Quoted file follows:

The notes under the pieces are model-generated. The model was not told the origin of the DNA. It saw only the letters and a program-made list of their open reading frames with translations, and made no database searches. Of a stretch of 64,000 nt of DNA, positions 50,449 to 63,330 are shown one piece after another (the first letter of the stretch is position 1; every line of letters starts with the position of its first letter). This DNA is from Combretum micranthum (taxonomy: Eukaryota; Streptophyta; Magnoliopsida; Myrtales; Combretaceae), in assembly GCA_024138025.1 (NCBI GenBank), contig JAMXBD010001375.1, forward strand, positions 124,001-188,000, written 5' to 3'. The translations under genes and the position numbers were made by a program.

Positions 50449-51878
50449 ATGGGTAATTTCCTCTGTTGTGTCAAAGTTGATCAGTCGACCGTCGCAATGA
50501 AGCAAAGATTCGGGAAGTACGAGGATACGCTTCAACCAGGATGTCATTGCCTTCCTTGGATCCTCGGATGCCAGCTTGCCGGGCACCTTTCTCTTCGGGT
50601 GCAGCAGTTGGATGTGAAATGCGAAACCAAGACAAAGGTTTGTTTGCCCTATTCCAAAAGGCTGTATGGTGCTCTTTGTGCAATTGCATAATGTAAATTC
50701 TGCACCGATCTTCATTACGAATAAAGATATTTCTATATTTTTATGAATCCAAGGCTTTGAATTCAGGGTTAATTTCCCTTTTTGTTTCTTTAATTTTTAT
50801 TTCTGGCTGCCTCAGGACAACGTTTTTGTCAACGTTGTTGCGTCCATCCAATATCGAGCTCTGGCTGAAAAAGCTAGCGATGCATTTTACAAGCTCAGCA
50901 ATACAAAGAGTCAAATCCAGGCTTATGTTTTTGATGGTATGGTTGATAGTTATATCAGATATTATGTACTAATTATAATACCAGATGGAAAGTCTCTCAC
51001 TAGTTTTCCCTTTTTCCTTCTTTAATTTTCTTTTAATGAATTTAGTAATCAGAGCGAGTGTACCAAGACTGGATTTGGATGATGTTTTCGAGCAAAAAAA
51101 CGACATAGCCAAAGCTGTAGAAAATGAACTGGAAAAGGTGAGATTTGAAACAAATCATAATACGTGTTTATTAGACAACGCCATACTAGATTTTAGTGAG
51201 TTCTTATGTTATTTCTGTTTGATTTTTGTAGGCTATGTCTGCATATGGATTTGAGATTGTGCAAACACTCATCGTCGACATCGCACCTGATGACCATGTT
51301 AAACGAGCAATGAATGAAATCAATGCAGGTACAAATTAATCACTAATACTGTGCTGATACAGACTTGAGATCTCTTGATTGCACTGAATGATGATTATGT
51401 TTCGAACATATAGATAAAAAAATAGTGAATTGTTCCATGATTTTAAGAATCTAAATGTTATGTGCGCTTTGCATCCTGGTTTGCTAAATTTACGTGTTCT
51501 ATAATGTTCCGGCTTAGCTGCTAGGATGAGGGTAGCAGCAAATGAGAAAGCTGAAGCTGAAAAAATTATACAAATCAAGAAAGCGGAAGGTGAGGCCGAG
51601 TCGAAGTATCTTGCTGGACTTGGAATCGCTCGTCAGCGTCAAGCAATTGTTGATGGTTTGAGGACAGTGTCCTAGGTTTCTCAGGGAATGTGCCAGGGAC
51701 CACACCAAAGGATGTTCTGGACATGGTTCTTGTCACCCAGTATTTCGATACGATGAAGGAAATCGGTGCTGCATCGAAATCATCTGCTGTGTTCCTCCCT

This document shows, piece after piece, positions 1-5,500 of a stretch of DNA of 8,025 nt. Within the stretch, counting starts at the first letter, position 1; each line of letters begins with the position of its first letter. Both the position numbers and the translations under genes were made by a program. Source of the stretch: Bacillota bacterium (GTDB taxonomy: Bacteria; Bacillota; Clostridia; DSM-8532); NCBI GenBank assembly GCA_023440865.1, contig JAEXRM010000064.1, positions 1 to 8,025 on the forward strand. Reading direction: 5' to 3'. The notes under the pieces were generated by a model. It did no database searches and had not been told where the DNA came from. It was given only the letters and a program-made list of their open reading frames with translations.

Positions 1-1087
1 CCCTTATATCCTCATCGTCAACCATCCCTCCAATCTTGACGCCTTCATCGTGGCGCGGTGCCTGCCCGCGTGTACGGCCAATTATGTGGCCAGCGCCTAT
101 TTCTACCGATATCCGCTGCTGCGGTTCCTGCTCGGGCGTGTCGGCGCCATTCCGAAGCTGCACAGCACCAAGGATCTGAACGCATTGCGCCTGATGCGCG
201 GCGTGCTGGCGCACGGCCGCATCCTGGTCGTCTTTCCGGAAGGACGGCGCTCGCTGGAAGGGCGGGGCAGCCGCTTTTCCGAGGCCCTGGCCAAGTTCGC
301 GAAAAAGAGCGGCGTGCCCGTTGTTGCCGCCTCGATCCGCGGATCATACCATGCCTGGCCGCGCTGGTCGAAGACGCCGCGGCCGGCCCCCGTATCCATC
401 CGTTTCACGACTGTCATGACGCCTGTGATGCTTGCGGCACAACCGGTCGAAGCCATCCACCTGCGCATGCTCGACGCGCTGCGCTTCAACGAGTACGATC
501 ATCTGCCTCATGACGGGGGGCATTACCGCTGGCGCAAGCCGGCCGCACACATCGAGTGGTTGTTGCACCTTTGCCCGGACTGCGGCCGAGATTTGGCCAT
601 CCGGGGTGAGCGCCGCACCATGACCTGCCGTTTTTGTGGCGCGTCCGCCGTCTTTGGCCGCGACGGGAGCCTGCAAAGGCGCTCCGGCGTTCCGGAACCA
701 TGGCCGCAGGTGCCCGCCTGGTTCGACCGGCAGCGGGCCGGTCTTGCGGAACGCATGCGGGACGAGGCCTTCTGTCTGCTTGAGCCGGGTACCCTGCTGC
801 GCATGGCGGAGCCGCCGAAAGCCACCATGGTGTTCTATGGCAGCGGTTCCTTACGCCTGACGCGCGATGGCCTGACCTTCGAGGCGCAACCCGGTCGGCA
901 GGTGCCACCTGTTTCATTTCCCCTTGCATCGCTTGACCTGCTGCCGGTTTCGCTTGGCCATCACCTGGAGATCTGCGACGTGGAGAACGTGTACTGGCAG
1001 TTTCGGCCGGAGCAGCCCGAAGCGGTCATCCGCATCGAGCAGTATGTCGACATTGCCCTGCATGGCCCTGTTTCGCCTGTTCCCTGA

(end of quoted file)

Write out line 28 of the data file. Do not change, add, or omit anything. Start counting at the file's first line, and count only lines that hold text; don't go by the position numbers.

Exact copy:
901 GGTGCCACCTGTTTCATTTCCCCTTGCATCGCTTGACCTGCTGCCGGTTTCGCTTGGCCATCACCTGGAGATCTGCGACGTGGAGAACGTGTACTGGCAG